COLLY, Anthony (c.1503-74), of Glaston, Rutland.

Published in The History of Parliament: the House of Commons 1558-1603, ed. P.W. Hasler, 1981
Available from Boydell and Brewer



Mar. 1553
Apr. 1554
Nov. 1554

Family and Education

b. c.1503, 1st s. of John Colly of Glaston by Isabel, da. of William Palmer of East Carlton, Northants. m. (1) Catherine, da. of Sir William Skeffington of Skeffington Leics., 3da.; (2) Julian, da. of Cuthbert Richardson of Yorks., 2s. 4da., 16 other ch. suc. fa. 1519.

Offices Held

Comptroller of the household to Thomas, 1st Earl of Rutland by 1541; j.p. Rutland 1543, q. 1559, sheriff 1547-8, 1551-2, 1559-60, 1568-9.


As a boy, Colly accompanied his guardian and future father-in-law Sir William Skeffington to Ireland, where he was lord deputy. After Skeffington’s death, Colly entered the service of the 1st Earl of Rutland. He afterwards claimed to have served three times in Ireland, twice in Scotland and twice in France. He was neither rich nor influential, but the county of Rutland had few resident gentlemen, and in consequence he became active in its affairs, and shared for many years its parliamentary representation with the Digby and Harrington families. On 3 Apr. 1563 the bill ‘that cattle, purveyed for the Queen’s household, shall be branded with pitch’ was committed to him; and on 31 Oct. 1566 he was appointed to the conference with the Lords to discuss the question of the succession. He was one of 30 MPs summoned to hear the Queen’s message on the succession on 5 Nov. 1566.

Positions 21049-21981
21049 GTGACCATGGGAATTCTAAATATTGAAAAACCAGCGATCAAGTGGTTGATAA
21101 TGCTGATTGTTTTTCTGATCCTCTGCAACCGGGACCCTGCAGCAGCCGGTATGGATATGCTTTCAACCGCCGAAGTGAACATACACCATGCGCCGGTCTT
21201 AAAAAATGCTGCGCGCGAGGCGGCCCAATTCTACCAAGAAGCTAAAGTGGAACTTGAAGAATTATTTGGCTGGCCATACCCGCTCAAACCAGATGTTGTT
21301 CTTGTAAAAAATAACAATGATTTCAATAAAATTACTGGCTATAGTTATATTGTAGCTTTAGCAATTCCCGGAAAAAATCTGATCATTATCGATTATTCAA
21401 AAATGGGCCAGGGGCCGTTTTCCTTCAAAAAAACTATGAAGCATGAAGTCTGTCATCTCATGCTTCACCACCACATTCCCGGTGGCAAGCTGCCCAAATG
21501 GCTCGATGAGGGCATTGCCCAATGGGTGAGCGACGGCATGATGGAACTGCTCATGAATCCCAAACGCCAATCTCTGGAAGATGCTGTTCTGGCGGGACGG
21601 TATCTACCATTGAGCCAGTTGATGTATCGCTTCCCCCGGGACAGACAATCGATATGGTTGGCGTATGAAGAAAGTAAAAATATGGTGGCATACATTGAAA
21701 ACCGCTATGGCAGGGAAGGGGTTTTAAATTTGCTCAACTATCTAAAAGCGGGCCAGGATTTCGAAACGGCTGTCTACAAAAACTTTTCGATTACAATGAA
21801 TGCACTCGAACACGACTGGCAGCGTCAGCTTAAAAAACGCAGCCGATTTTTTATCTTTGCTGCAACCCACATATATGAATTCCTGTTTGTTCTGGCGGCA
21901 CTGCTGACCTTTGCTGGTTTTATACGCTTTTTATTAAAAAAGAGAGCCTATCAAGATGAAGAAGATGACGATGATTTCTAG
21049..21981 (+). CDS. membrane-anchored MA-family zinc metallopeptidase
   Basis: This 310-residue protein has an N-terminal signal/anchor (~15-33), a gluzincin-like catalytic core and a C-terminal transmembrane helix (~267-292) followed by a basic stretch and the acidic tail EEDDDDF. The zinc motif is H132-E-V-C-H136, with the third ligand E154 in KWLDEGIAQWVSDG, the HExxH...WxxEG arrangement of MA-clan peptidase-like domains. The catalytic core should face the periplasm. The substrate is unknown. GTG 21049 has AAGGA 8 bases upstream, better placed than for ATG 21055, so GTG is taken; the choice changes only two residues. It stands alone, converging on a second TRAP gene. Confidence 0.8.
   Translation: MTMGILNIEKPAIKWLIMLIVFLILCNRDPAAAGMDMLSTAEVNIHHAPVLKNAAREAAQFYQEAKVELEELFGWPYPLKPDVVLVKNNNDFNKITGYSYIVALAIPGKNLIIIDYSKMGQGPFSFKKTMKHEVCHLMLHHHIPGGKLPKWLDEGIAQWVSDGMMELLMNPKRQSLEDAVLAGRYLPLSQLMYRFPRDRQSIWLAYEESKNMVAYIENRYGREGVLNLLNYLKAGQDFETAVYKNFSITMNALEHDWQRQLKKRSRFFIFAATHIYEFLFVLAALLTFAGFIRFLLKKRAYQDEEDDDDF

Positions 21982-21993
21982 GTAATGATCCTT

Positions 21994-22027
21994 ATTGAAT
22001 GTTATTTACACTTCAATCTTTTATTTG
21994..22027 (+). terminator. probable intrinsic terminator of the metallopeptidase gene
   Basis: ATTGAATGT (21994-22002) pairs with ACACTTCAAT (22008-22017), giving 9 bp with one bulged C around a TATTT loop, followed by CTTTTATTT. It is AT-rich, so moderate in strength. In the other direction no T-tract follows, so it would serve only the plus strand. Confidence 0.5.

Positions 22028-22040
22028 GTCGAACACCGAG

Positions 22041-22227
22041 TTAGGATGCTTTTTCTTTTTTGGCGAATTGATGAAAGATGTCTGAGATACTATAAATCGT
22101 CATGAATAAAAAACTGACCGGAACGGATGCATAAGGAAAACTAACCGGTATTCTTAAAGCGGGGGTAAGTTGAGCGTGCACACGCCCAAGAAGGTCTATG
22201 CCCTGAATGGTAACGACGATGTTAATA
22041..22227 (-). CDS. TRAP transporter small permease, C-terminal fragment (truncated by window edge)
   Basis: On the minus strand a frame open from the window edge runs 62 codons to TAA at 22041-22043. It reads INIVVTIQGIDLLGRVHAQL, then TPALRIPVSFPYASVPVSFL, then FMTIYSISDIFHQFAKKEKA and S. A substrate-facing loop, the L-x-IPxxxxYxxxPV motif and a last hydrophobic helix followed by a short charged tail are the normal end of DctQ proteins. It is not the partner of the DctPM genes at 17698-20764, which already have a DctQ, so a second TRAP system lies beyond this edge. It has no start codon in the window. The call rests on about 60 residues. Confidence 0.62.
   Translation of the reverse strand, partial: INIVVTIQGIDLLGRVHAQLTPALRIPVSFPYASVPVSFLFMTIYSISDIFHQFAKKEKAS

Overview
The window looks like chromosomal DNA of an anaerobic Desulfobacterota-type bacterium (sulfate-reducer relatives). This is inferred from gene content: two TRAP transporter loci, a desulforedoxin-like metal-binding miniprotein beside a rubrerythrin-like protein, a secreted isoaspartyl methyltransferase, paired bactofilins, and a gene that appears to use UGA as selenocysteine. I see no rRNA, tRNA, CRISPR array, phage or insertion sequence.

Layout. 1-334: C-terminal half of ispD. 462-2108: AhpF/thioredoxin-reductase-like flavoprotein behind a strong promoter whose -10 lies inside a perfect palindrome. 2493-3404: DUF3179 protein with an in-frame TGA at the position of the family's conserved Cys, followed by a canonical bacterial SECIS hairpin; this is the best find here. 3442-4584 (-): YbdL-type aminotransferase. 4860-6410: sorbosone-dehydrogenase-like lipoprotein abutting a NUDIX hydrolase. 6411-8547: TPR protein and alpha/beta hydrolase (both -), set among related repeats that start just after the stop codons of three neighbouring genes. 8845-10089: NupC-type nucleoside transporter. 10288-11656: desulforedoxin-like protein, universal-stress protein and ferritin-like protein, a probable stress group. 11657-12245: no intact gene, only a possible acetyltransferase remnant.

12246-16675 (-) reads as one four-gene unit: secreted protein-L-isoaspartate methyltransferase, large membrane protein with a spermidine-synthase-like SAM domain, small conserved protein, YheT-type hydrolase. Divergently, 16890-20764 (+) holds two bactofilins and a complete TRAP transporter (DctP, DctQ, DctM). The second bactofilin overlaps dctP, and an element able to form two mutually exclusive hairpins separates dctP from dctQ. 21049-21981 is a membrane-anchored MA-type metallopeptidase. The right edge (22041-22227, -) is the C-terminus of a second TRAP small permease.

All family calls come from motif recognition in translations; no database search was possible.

Colly was classified by his bishop in 1564 as a ‘great hinderer in religion’. He made his will on 28 Oct. 1573, when he was ‘by the will and permission of God at this time sick in body’. He wrote of God’s ‘elect and chosen the members of his holy Catholic church, of which church I do faithfully and without doubt believe and perfectly know that I am one’. He had pleaded poverty when asked to contribute to the loan of 1570, mentioning his past services, his small income and his ‘very chargeable’ 25 children. Admitting that his goods and money would not suffice to carry out his bequests, he ordered the profits of his two manors to be used for seven years for this purpose. These and most of his other lands with the residue of his goods he left to his son and heir Anthony, in tail male. He made small bequests to his daughters, servants and tenants. As executors he named his two sons, his sons-in-law John Withers and John Flower and his ‘very friends’ Kenelm Digby and John Hunt. He died 27 Nov. 1574, the will being proved the following 12 Feb.

C142/35/89, 171/67; Vis. Rutland (Harl. Soc. iii), 25-6; LP Hen. VIII, x. 110, 464-5, 501, 502; xix(1), p. 153; HMC Rutland, iv. 319, 356, 362; VCH Rutland, i. 182-3; D’Ewes, 127; CJ, i. 71; Camb. Univ. Lib. Gg. iii. 34, p. 209; Cam. Misc. ix(3), p. 37; PCC 8 Pyckering.

Ref Volumes: 1558-1603

Author: Roger Virgoe